and the word "execution." When that failed, I tried Google Books and found this
from "The Life of John Warren M.D." written by Edward Warren and published
in Boston in 1874 by Noyes, Holmes, and Company. It is a letter written by
Dr. William Eustis to John Warren:

"DEAR BROTHER, — This may serve to inform
you, that as soon as the body of Levi Ames was
pronounced dead by Dr. Jeffries, it was delivered
by the Sheriff to a person who carried it in a cart
to the water side, where it was received into a boat
filled with about twelve of Stillman's crew, who
rowed it over to Dorchester Point. "

It seems Stillman was very great with Ames,
upon whose signifying his desire to be kept from
the doctors, Stillman promised that he would get
his people to secure him. "

Our determination to have him was fixed as
the laws of the Medes and Persians. We had
heard it surmised that he was to be taken from the
gallows in a boat, and when we saw him carried to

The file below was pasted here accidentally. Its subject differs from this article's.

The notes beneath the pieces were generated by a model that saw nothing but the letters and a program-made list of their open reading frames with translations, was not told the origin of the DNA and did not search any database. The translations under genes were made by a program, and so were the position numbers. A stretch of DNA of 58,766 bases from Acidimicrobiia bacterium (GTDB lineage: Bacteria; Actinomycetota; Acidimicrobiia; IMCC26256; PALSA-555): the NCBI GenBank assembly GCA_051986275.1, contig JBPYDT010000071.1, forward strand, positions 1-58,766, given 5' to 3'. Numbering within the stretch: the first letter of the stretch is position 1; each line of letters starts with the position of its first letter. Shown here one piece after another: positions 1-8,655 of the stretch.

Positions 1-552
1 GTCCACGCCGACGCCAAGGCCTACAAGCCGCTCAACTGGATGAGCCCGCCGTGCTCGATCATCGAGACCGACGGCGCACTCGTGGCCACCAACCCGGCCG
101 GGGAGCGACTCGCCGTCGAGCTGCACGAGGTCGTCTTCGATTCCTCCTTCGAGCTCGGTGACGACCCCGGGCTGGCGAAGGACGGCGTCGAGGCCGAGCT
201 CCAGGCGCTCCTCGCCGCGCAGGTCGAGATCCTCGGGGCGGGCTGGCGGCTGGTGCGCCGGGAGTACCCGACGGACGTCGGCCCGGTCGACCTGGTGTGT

the water, we concluded it was a deep laid scheme
in Jeffries. "

"I'm before my story. You must know that
Jeffries (as we heard) had applied to the Governor
for a warrant to have this body. The Governor
told him if he had come a quarter of an hour
sooner, he would have given it, but he had just
given one to Ames' friends, alias Stillman's gang.
So it seems there was a scheme with Lloyd, Jeffries,
Clark, etc., to have him, and we imagined, as
we knew they were after him, they might spread
these reports to baffle us. "

However, when we saw the Stillmanites, we
were satisfied Jeffries had no hand in it. When